"Hymno a La Trinidad" is one of the smallest treasures preserved in the Biblioteca Nacional de Espana. It is a precious codex of 52 pages folded in the form of an acortdeón. It is protected by a unique binding specially designed for this type of manuscript, of Ethiopian origin, known as the sänsul.
The sänsul is one of the less common types of Ethiopian books, in a context where codices of various sizes and "magic" scrolls are used as amulets. It was usually made with one or more folded parchment strips, with or without covers, bound together with ties. The earliest known folded books are from the end of the 15th century and are commonly of religious content (hagiography, episodes from the life of the Virgin Mary, of Christ, etc.). The oldest examples were probably crafted for a wealthy audience with high-quality production.
A Traditional Hymn of the Ethiopian Orthodox Liturgy
Melke' is a literary genre peculiar to the classical Ethiopic language Ge'ez. It aims to describe and praise the virtues of the Trinity, the Savior, the Virgin Mary, the Archangels, and the most venerated saints of the Ethiopian Synakserium.
This literary genre uses rhythmic, poetic, and symbolic language, in stanzas of between 4 and 6 verses, and sometimes more, which always begin with the word "peace".
Each part of the human body, from the head to the feet (one for each stanza) corresponds to the various virtues of praise, and it is connected to passages from the Bible. Each stanza ends with a petition for various graces addressed to the Trinity.
The author, probably a monk who lived in the region of Gondar, represents the penitent and praying Church, and the hymn points out stanza after stanza the creative and saving activity of the Trinity in the world and in the Church. This hymn is part of matins in the Orthodox liturgy of the Ethiopian Church, always sung, and also recited by monks and pious laypersons privately.
Small But Beautiful
The copy held in the Biblioteca Nacional de España (ms. VITR/26/3) consists of a parchment folded folio, measuring a mere 950 x 40 mm. The text, copied in Ge'ez language with black ink and carmine, corresponds to the Hymn to the Trinity, one of the earliest texts of the so-called Osirrinco papyri (late 11th century) – Oxford, Sackler Library, P. Oxy. XV 1785.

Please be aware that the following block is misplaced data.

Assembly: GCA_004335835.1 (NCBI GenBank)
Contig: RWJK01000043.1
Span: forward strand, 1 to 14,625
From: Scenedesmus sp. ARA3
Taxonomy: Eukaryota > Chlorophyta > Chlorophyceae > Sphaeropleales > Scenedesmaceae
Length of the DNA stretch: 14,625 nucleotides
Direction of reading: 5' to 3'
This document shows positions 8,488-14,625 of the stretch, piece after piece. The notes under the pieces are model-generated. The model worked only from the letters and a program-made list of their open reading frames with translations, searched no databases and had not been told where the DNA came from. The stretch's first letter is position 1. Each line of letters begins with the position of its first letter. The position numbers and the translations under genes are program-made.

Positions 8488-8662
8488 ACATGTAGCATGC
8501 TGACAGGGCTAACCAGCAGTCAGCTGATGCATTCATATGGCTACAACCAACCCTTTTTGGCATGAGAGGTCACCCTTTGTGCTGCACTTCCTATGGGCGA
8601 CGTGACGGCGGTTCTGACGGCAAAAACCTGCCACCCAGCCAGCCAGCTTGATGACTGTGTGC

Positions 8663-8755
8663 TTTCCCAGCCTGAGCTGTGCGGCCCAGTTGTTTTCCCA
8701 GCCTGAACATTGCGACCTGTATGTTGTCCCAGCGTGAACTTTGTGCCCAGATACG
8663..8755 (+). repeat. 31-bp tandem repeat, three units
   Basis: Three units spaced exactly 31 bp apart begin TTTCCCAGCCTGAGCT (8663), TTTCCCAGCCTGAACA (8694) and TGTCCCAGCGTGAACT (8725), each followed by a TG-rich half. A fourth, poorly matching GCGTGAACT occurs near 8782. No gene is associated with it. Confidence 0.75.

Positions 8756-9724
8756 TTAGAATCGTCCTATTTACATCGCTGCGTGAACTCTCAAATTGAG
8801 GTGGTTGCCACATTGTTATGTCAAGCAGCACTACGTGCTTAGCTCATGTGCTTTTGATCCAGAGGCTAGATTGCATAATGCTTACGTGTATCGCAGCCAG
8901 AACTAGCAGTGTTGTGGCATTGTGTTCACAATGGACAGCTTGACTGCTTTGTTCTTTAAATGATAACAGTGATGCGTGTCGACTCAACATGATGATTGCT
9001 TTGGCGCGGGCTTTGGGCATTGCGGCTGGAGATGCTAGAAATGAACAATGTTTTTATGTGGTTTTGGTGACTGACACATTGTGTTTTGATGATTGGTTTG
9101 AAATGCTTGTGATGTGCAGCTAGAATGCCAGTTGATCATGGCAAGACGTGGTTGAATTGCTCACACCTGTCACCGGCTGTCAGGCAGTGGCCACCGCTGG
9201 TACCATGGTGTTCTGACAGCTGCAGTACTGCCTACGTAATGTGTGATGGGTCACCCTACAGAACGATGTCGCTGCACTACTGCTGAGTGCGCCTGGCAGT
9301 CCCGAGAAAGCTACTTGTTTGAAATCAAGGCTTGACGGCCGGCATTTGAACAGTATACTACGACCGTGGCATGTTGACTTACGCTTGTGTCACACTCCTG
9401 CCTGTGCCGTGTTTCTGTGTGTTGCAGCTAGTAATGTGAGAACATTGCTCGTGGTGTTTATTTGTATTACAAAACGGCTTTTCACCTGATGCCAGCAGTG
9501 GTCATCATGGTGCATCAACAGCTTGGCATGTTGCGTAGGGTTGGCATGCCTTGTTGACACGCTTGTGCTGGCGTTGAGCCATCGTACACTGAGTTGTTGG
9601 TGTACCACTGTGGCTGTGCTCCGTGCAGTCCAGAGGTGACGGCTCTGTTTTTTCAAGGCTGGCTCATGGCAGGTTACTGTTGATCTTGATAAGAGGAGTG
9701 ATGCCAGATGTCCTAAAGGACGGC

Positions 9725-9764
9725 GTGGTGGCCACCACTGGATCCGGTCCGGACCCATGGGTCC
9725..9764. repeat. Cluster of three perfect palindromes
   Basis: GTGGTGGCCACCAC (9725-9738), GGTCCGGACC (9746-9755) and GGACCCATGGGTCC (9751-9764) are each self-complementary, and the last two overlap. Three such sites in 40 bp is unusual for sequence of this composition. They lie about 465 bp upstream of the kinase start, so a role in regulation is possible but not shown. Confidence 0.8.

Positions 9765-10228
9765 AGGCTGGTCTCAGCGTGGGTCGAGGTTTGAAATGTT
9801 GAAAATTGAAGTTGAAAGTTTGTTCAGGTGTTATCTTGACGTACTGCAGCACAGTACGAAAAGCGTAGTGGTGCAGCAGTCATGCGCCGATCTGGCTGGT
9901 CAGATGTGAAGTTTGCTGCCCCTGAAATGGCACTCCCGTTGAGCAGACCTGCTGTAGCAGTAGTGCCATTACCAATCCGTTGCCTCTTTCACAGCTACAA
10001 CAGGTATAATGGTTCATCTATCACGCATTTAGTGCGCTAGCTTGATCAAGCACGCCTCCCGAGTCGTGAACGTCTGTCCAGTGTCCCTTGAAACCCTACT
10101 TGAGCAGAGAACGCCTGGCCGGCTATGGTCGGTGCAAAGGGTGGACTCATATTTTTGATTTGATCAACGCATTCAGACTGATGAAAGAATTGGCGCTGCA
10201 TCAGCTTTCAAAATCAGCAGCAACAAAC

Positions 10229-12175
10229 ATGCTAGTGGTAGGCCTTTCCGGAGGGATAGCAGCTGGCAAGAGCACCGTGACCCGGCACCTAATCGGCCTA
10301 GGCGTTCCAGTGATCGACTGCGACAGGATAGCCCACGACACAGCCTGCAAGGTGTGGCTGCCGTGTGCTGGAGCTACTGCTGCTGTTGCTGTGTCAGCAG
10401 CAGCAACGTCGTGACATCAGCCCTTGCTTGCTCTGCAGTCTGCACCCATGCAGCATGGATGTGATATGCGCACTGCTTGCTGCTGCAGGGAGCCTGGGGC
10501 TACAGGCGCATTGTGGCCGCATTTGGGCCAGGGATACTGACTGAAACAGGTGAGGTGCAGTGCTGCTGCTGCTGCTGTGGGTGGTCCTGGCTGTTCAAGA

There is also a sober decoration of vegetal inspiration, outlined in black with yellow and brown shades, useful to divide the most important parts of this religious invocation.
The document also contains prayers and a hymn of worship dedicated to the Saint Ghebre Menfes Quedus.
The text of the sänsul is arranged on both sides of the parchment. The recto comprises fifty-one columns of sixteen lines each. The verso is made up of forty columns that end before the figurative representation. This composition reduces the text-image relationship to a mere division between the religious invocation and the miniatures, like in most folded books.
Sacred Scenes with Indigenous Influences
The opening scene is that of the Annunciation. This sacred scene featuring the Virgin Mary, the angel Gabriel, and the Holy Spirit is one of the most important iconographic themes of Ethiopian figurative arts. Here it is designed on a tripartite scheme. The Virgin directs her gaze toward the upper part of the composition, where God the Father is surrounded by clouds.
The following scene is a theophanic composition which is the essence of Christian dogma, depicting the Vision of the Holy Trinity: the Father, Son, and Holy Spirit as one God. The vision is placed inside a hexagon that serves as a mandorla. The geometrical figure of the hexagon is inscribed inside a rectangle, whose angles indicate four living beings associated with the four evangelists.
The Holy Trinity is flanked by two symmetrical groups corresponding to the four and twenty priests of the cycle, or elders of the Apocalypse, invested with twenty-four crowns, according to the description given by St. John the Evangelist in the Biblical book of Revelation.
A Story Yet to be Discovered
Despite its fascination for the viewer, this manuscript has been ignored by historiography. The only reference is the brief quotation made by Jesús Dominguez Bordona, in his pioneering work "Manuscritos con pinturas", published in 1933.
Recent studies allowed scholars to recognize that the sänsul must have been made at a later date than those proposed by Bordona. Thanks to stylistic affinities they consider the manuscript datable between the 17th and early 18th century.
Numerous artistic testimonies have survived since the 17th-century foundation of the kingdom of Gondar, whose capital was located north to Lake Tana and continued to be a cultural and musical innovation center even after the decline of the reign of Gondar.
The binding is of brown leather with geometric ornamental blind-tooling.